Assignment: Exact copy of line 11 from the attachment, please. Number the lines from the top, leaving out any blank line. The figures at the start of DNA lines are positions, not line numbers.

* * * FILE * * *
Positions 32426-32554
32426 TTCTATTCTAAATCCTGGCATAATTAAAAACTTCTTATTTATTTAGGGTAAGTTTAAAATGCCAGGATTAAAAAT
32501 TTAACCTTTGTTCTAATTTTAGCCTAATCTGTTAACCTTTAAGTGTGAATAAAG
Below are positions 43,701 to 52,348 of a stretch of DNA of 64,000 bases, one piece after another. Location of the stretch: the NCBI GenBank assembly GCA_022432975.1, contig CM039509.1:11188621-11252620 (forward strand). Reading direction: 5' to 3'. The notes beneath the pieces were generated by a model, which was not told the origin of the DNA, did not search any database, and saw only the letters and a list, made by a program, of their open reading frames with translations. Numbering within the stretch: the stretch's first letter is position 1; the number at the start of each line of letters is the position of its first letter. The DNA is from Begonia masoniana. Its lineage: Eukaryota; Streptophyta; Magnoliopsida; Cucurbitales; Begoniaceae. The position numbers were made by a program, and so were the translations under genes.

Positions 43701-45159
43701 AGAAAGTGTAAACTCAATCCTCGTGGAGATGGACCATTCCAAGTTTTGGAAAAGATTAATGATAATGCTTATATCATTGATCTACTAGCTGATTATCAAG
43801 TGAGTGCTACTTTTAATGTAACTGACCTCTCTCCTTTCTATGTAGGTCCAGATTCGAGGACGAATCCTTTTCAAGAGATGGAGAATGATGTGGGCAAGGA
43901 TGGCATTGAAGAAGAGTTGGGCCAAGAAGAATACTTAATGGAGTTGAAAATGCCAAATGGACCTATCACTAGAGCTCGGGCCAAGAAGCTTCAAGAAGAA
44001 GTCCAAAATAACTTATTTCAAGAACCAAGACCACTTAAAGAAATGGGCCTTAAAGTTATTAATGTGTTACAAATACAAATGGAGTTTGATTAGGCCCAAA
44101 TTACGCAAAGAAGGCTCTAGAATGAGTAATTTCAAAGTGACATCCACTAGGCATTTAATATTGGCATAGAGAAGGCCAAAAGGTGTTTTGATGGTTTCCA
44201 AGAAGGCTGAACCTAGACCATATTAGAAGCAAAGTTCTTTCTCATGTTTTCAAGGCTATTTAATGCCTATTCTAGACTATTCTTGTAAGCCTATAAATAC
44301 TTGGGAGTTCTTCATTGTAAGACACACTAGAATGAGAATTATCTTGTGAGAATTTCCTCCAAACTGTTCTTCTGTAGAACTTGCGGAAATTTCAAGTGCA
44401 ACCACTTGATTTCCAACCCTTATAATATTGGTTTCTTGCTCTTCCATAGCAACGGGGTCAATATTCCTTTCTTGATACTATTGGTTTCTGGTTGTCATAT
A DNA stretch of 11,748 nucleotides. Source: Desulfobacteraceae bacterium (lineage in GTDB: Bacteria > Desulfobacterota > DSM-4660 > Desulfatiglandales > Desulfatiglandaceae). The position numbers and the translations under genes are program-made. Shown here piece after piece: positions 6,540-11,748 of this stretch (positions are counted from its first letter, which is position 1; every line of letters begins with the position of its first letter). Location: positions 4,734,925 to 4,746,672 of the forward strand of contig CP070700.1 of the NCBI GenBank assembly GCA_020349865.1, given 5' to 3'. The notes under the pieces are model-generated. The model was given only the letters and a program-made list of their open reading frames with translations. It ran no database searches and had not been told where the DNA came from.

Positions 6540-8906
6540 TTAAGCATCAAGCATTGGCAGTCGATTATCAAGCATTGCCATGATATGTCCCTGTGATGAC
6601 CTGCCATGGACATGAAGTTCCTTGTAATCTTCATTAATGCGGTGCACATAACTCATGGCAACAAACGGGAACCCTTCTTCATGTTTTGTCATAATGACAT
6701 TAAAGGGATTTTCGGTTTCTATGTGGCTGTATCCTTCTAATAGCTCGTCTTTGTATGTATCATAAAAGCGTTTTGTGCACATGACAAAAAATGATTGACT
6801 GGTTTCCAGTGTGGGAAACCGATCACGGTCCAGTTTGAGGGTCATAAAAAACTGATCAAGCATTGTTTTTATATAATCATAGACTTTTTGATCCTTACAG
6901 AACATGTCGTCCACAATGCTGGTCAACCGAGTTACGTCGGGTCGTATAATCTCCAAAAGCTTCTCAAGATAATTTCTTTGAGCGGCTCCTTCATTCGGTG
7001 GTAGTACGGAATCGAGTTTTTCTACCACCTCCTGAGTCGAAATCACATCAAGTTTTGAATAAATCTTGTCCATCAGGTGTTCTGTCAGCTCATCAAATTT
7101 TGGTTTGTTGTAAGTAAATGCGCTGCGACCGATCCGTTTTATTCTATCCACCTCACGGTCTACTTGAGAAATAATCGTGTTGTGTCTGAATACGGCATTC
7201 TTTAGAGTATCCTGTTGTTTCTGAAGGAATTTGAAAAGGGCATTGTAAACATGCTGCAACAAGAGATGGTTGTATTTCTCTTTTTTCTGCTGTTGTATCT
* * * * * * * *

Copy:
44201 AGAAGGCTGAACCTAGACCATATTAGAAGCAAAGTTCTTTCTCATGTTTTCAAGGCTATTTAATGCCTATTCTAGACTATTCTTGTAAGCCTATAAATAC